Gov. Gretchen Whitmer addressed the State of Michigan after a plan to kidnap her and other Michigan government officials was thwarted by state and federal law enforcement agencies. She started by saying thank you to law enforcement and FBI agents who participated in stopping this [...]
By Dawn Wolfe Gutterman
DETROIT – What do Michigan’s Department of Health and the city of Detroit’s ball culture have in common? Both are working to stop a sudden rise in cases of syphilis infection among men who have sex with men in Detroit.
According to Dawn Jackson, the syphilis elimination coordinator for the state-run Detroit STD Surveillance and Intervention Program, during the three weeks from July 1-25 alone, six new cases of syphilis among men who have sex with men were diagnosed. So far during 2005, eleven new cases of syphilis have been diagnosed among men who have sex with men – a forty-one percent increase over the same time period in 2004.
Syphilis alone is a concern, said Jackson, but of even greater concern is that contracting syphilis makes it easier to also become infected with HIV.
“Of the total syphilis cases, eight of those eleven are also HIV positive, so that’s significant,” she said.
Jackson said that her agency had already been partnering with area community based organizations to increase awareness of the threat of syphilis infection.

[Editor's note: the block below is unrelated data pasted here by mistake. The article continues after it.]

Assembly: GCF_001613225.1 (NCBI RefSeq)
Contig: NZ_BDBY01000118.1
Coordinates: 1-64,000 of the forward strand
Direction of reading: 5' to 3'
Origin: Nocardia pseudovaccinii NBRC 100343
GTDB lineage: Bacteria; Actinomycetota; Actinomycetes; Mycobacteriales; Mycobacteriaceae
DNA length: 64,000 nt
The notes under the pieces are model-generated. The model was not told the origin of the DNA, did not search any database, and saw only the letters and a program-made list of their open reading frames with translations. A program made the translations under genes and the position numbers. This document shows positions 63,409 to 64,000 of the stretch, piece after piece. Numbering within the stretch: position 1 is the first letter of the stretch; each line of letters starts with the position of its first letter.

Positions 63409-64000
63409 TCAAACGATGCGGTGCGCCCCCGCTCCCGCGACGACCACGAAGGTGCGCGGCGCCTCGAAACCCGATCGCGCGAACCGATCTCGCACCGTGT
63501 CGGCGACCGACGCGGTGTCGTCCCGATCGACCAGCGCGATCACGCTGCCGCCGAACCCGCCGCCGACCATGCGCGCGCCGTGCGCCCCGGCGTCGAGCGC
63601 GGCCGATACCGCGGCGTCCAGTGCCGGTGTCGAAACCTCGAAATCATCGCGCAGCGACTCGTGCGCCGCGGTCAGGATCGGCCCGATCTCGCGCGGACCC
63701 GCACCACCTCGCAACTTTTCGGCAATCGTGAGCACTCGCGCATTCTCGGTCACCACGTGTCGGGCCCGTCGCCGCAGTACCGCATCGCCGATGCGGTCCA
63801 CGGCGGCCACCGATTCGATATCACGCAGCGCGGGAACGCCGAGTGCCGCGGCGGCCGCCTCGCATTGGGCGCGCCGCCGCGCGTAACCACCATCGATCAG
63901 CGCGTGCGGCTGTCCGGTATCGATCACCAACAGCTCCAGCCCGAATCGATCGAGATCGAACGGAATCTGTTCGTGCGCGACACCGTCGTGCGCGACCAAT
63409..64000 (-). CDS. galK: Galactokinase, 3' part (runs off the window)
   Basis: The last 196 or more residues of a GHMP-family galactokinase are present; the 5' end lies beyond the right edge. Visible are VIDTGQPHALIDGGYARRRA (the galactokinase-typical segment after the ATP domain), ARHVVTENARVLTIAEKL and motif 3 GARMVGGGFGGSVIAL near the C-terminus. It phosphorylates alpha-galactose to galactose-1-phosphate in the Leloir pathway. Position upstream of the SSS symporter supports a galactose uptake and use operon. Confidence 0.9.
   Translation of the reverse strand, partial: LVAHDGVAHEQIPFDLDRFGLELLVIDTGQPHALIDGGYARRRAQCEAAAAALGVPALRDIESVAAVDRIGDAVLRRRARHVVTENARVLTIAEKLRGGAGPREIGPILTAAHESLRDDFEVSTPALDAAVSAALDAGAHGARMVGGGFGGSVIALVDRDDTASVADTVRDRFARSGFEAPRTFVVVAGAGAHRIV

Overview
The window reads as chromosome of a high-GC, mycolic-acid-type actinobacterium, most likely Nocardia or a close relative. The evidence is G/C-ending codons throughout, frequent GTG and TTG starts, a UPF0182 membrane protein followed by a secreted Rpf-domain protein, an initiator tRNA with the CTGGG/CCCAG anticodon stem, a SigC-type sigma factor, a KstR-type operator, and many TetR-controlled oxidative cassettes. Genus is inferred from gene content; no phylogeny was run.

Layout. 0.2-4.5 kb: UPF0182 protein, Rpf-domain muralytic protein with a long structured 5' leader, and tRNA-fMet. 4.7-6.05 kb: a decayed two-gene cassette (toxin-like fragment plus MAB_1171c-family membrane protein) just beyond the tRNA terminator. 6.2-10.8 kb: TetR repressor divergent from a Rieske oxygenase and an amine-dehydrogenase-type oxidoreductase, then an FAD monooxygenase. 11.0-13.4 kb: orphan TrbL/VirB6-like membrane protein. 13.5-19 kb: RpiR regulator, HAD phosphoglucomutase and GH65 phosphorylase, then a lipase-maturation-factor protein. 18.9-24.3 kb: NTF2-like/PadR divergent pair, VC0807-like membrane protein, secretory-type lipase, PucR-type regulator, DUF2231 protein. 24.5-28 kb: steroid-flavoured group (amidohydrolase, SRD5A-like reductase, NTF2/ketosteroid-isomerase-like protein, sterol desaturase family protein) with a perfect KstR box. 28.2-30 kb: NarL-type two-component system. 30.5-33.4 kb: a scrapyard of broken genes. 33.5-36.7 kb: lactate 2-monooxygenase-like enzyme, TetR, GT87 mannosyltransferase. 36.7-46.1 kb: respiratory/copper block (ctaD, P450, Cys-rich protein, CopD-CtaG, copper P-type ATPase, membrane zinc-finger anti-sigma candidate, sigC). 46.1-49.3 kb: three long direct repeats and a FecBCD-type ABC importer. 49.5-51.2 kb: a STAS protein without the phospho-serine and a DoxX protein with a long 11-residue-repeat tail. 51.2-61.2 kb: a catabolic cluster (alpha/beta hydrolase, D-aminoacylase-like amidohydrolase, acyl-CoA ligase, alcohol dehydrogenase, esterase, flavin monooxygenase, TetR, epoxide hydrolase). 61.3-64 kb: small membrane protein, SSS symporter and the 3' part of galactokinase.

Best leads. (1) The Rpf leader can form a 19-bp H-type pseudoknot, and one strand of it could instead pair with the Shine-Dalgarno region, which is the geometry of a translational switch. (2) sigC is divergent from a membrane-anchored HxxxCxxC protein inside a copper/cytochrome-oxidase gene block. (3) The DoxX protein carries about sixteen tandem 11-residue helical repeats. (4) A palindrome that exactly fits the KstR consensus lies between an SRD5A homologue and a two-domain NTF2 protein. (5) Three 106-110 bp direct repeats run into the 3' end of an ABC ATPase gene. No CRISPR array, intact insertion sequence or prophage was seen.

“Is this [increase in diagnosed cases] because of the education – so people are getting checked out? Or will we see more happening in August? We don’t know that,” she said.
Jackson said that her agency has been working with the House of Infinity, an intentional family founded by Jonathan Davis, to do outreach and testing at Detroit-area bars. So far, outreach and testing are occurring at the Woodward Bar and Pandora’s Box, and outreach efforts are occurring at the Palladium Club and Off Broadway East. All of the bars are in Detroit.
“We have screened a total of 119 at both locations, and we’ve identified one new case of syphilis,” Jackson said.
Davis said he became involved in prevention awareness after hearing “horror stories” while working as a hairdresser in the ball community. According to Davis, House of Infinity was the first prevention-focused house in Detroit, but others are starting to show interest.
As for his work with Jackson’s agency, Davis said, “We’ve taken a non-traditional approach to raising awareness of the testing by meeting the clients where they’re at.”
Davis said of the syphilis outbreak, “It’s big because it’s within a specific target population. It’s basically within the LGBT community.”
“To me, that’s a big issue because apparently the prevention and awareness messages are falling on deaf ears, or people feel it can’t happen to them – or the majority of people are looking for love and have low self-esteem, so that even knowing the risks they compromise themselves just to get some kind of self-gratification,” he added.
Jackson stressed the importance of confronting the threat now, in its early stages.
“Even though the numbers are low, when we see an increase we need to have an outbreak response plan, because [syphilis is] a treatable and curable infection,” she said.